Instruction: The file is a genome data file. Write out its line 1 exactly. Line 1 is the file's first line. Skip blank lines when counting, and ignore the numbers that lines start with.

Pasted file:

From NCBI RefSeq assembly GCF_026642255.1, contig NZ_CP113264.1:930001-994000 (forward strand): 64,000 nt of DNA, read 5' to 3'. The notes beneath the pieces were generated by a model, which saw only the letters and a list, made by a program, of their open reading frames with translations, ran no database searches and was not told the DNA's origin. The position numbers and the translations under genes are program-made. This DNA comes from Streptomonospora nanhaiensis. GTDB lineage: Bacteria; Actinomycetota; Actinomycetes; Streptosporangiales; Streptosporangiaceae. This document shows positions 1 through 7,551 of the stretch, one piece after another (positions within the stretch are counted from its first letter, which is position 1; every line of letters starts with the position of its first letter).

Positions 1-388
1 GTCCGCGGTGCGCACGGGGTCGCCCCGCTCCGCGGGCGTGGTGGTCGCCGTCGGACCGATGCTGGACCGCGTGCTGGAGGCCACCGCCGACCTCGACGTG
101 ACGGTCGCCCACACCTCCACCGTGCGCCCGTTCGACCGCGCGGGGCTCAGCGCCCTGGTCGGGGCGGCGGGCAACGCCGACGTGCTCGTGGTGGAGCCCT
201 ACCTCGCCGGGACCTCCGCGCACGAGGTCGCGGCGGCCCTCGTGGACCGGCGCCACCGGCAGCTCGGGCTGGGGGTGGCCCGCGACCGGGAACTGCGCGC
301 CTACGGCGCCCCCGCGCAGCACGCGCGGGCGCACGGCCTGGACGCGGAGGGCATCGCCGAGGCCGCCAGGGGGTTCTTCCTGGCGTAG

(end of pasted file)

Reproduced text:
From NCBI RefSeq assembly GCF_026642255.1, contig NZ_CP113264.1:930001-994000 (forward strand): 64,000 nt of DNA, read 5' to 3'. The notes beneath the pieces were generated by a model, which saw only the letters and a list, made by a program, of their open reading frames with translations, ran no database searches and was not told the DNA's origin. The position numbers and the translations under genes are program-made. This DNA comes from Streptomonospora nanhaiensis. GTDB lineage: Bacteria; Actinomycetota; Actinomycetes; Streptosporangiales; Streptosporangiaceae. This document shows positions 1 through 7,551 of the stretch, one piece after another (positions within the stretch are counted from its first letter, which is position 1; every line of letters starts with the position of its first letter).